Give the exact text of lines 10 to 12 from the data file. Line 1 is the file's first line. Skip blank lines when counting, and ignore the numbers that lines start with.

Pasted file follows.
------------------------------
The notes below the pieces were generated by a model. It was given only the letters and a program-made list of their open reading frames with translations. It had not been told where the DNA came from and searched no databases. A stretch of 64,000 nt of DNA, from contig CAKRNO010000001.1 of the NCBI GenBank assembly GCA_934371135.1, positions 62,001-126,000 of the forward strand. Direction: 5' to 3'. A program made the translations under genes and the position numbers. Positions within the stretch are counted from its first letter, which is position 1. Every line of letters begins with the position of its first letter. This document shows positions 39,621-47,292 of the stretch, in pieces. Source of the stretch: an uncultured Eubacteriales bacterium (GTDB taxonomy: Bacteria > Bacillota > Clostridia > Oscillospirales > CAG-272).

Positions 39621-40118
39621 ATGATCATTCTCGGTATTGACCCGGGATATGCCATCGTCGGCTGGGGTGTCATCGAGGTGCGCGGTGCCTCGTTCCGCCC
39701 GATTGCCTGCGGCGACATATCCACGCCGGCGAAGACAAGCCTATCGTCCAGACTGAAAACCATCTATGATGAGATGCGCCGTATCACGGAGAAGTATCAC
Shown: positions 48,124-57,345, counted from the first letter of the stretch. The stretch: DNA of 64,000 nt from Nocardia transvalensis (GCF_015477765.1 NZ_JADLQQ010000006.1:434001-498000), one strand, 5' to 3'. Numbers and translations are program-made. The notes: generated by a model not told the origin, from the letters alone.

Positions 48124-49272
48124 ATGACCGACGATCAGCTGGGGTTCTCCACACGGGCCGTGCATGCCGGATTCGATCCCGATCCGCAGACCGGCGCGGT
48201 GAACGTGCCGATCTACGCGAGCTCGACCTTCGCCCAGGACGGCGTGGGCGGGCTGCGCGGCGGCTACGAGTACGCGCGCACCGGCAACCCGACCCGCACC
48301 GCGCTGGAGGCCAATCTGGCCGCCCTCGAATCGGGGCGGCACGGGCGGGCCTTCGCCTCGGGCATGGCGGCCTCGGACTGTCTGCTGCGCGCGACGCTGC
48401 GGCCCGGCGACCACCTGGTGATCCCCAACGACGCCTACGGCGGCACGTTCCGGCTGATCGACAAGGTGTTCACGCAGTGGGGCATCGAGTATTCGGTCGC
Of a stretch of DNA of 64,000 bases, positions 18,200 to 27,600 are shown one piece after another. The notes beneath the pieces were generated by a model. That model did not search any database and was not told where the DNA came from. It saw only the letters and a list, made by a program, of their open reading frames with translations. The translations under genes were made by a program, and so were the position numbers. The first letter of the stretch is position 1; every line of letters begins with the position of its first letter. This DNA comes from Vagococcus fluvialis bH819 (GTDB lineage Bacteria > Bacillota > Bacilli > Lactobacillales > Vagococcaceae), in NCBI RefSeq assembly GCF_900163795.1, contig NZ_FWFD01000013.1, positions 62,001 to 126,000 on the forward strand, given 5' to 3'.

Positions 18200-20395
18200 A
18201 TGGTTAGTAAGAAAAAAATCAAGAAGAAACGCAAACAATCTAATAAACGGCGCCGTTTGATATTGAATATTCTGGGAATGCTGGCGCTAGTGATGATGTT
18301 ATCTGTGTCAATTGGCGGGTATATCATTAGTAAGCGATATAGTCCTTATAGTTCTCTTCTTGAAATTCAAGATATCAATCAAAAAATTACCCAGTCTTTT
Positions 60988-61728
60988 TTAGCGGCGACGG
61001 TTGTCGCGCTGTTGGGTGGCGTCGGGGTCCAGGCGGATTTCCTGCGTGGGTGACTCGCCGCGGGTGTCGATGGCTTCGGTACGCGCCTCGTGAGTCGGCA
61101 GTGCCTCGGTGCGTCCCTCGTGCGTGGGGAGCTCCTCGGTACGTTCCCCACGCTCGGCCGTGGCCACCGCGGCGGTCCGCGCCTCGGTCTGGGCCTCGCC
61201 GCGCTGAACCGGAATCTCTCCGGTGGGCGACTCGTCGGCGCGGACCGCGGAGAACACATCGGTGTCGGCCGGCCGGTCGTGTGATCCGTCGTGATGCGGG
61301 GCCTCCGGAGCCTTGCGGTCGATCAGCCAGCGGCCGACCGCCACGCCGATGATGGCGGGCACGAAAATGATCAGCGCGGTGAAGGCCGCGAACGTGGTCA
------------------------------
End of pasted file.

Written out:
48401 GGCCCGGCGACCACCTGGTGATCCCCAACGACGCCTACGGCGGCACGTTCCGGCTGATCGACAAGGTGTTCACGCAGTGGGGCATCGAGTATTCGGTCGC
Of a stretch of DNA of 64,000 bases, positions 18,200 to 27,600 are shown one piece after another. The notes beneath the pieces were generated by a model. That model did not search any database and was not told where the DNA came from. It saw only the letters and a list, made by a program, of their open reading frames with translations. The translations under genes were made by a program, and so were the position numbers. The first letter of the stretch is position 1; every line of letters begins with the position of its first letter. This DNA comes from Vagococcus fluvialis bH819 (GTDB lineage Bacteria > Bacillota > Bacilli > Lactobacillales > Vagococcaceae), in NCBI RefSeq assembly GCF_900163795.1, contig NZ_FWFD01000013.1, positions 62,001 to 126,000 on the forward strand, given 5' to 3'.

Positions 18200-20395